Wind vests are great, but when it gets cold on your ride, it’s nice having a little extra protection. PedalEd’s newest collection, dubbed Tokaido, features a lightweight, packable, and insulated jacket and vest. Made with Polartec, these layers will keep your core warm when the weather changes. The same material keeps the US Special Forces warm when they’re in the field… See the Tokaido Jacket and Tokaido Vest at PedalEd.

PedalED Launches Bikepacking Bags

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PedalED Launches Bikepacking Bags

PedalEd’s products are as durable as they are functional and yes, fashionable. So it should come as no surprise that when it comes to on-the-bike portage, we should expect the same from the Italian brand. Launching their new bikepacking bags today, PedalED brings made in Italy, which are completely waterproof, made from denim and yes, built to last. See the entire offerings at PedalED.

The Road to L’Eroica: An Italian Honeymoon – Ultra Romance

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The Road to L’Eroica: An Italian Honeymoon – Ultra Romance

The Road to L’Eroica: An Italian Honeymoon
Words and photos by Ultra Romance

We had been running from winter… riding from winter… actually hike-a-biking away from winter in the Swiss Alps for nearly 2 weeks now.  Snow, wind, rain, and low UV indexes had driven us out of the most verdant and bucolic panoramas I’ve ever eyeballed. Away from the abrupt mountaintops that rise from the undulating valleys like the jagged teeth of a gnashing puma eagle.  My hair was damp and lifeless, and our bodies were craving the sunlight and ACTUAL early September weather (fair and pleasant for those of you who live in the Swiss tundra).  In a split second decision, while climbing out of a cold and empty valley after hiking down a roots rock reggae slip n’ slide, we hopped a train south to Europe’s fashion capital, Milano. It just felt natural.

Ciao Italy!

Alberto Masi and the Vigorelli Velodrome – Brian Vernor

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Alberto Masi and the Vigorelli Velodrome – Brian Vernor

Alberto Masi and the Vigorelli Velodrome
Photos and words by Brian Vernor.

The Red Hook Crit is in Milan for the final race of the 2017 championship series. This race exceeds expectation every year I go. This year we once again had a private pre-race track day at the legendary Vigorelli Velodrome. In the velodrome itself is Alberto Masi’s frame shop, which I visited with many other racers and fans. His crew brought out some vintage bikes and dernies to run on the track. It was an amazing day blending cutting edge contemporary racing with the timeless spirit of Italian Cycling. Much thanks to Trimble Racing and the Red Hook Crit. Now, to the races…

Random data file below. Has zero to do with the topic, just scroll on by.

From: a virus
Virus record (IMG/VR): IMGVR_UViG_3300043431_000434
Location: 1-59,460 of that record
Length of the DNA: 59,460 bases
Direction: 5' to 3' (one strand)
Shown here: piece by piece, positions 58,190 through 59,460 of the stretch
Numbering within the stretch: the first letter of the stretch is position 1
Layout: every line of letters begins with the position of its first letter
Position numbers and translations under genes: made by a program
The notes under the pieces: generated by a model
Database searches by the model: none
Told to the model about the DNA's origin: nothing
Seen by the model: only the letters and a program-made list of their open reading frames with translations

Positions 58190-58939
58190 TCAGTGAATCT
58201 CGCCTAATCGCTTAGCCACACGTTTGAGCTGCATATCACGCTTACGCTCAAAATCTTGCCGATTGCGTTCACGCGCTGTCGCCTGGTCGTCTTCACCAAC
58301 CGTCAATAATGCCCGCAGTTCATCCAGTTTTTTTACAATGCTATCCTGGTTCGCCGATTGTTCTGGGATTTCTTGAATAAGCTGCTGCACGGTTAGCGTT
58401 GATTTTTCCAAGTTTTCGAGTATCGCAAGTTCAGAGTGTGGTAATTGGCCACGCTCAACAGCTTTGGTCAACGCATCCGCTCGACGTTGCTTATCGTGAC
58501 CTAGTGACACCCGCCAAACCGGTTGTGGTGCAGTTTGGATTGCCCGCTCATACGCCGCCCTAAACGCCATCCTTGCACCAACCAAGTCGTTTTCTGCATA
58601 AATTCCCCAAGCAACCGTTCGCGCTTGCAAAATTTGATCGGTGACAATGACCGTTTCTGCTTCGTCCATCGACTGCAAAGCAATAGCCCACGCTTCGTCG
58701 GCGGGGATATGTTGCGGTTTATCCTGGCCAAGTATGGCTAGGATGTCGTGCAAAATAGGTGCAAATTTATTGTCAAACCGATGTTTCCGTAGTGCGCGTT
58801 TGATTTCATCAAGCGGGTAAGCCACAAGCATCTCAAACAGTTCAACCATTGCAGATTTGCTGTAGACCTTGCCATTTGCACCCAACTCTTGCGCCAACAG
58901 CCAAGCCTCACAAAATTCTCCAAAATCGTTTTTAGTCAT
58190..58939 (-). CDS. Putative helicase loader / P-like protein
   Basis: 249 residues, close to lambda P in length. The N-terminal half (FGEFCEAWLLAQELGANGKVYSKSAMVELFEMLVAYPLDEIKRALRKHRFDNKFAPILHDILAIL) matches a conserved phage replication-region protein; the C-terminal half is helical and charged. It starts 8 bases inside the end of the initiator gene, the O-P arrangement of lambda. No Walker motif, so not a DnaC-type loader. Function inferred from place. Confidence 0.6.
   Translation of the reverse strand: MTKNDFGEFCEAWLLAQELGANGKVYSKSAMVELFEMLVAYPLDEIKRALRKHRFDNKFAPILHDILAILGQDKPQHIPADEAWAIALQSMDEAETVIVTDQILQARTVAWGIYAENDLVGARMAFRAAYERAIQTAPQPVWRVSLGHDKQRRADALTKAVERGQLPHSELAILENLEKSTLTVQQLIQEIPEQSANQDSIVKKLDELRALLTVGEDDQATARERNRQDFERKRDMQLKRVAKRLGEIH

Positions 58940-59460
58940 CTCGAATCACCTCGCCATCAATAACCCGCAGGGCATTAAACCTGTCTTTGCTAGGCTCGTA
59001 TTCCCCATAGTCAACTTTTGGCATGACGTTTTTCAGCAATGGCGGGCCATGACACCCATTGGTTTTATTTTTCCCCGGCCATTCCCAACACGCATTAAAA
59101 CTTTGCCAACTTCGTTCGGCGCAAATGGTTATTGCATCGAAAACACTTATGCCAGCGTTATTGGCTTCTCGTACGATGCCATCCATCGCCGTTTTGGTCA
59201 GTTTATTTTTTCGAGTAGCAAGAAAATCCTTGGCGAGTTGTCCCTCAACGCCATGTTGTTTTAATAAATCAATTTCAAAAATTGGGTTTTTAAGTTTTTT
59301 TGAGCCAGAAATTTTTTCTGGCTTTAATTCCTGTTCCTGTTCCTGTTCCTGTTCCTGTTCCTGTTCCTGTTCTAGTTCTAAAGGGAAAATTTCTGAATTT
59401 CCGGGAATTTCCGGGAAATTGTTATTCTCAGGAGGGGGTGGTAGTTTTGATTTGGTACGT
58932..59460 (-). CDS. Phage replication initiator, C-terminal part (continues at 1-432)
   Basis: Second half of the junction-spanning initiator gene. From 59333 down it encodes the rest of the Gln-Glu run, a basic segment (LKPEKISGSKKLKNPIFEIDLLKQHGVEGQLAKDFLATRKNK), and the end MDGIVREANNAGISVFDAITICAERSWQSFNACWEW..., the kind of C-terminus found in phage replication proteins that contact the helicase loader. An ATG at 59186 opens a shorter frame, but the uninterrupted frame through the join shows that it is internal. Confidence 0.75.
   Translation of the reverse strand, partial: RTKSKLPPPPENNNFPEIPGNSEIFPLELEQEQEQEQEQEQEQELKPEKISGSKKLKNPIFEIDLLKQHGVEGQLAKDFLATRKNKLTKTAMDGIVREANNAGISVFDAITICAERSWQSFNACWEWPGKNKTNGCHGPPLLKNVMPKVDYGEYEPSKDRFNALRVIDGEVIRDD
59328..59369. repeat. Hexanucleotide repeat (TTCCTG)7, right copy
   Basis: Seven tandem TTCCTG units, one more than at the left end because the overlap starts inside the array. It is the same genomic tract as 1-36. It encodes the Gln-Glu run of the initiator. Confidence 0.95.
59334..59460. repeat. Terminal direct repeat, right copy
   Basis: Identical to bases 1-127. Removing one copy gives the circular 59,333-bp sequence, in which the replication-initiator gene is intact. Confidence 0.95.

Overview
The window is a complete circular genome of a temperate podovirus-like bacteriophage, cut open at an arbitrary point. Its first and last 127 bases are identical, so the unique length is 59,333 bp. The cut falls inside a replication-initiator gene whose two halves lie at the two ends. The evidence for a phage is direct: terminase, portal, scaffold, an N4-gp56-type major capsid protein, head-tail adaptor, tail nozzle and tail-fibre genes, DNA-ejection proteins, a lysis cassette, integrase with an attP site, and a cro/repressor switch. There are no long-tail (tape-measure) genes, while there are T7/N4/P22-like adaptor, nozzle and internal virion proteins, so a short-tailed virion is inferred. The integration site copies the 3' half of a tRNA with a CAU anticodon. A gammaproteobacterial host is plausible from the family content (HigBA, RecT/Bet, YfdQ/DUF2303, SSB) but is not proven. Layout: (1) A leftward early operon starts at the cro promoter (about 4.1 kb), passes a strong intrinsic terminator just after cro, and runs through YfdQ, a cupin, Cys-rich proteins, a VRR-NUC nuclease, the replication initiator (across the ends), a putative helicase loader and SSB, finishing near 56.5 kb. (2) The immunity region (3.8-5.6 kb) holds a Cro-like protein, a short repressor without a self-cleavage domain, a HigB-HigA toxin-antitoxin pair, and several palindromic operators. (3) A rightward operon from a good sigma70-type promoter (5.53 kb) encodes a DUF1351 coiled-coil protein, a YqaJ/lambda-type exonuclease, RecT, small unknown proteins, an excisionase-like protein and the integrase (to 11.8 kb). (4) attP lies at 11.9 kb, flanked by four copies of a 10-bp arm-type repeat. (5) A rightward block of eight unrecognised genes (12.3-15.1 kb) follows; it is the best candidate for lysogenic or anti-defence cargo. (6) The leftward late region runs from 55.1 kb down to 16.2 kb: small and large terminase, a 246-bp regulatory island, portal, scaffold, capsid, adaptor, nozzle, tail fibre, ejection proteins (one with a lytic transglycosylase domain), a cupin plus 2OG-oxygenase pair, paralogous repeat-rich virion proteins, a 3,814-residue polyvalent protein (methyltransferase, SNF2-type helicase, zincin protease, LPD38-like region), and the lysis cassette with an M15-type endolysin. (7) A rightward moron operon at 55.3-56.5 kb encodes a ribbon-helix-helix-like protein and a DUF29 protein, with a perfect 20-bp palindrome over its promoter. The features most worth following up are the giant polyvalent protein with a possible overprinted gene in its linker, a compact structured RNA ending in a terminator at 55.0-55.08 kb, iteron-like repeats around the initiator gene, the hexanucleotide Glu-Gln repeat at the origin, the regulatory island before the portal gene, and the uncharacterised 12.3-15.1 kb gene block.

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The All In Multitool and MAGNETS!

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The All In Multitool and MAGNETS!

Ever go on a ride and forget your multitool only to find yourself needing to adjust your stem or bars? Sure, laying out this scenario might be a bit cheesy, but we’ve all done it and personally, I like to “set and forget” a lot of my gear. Which is why the All In Multitool piqued my interest when I first saw a prototype last year. Check out more below.

A Stelbel Nina All-Road Bike for South Africa – Tino Pohlmann

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A Stelbel Nina All-Road Bike for South Africa – Tino Pohlmann

A Stelbel Nina All-Road Bike for South Africa
Photos by Tino Pohlmann, cover photo by Stan Engelbrecht and words by John Watson

After yesterday’s gallery, I received a number of emails requesting more photos of this bike!

Within yesterday’s epic gallery by Stan Engelbrecht, you might have spotted this blue beauty, albeit covered in a bit of dirt, dust, mud and Apidura bikepacking bags. This Stelbel Nina is something special. Made in Italy from one of the oldest tig welding builders in the world, the Nina is at home on the ‘cross course with 33mm tires as much as it is in the backcountry, rolling on 40mm rubber and unlike many of the frames on the market today, this one comes from a legacy.

Stelbel has arguably brought more to the tig-welding alignment table than anyone else. When Stelio Belletti first founded the company in 1973, there weren’t a lot of builders out there experimenting with tig welding and not just with bicycle frames. Belletti was responsible for improving the chassis for the Grand Prix monster machine, the Honda 500 GP as well as a fuselage for the P19 Scricciolo, a small plane and the vehicle of choice for the Aero Club d’Italia. This knowledge spilled over onto the Stelbel name and to this day, the workshop is creating impeccable examples of tig-welded steel. See more of this beaut in the gallery and for more information on the Nina, head to Stelbel!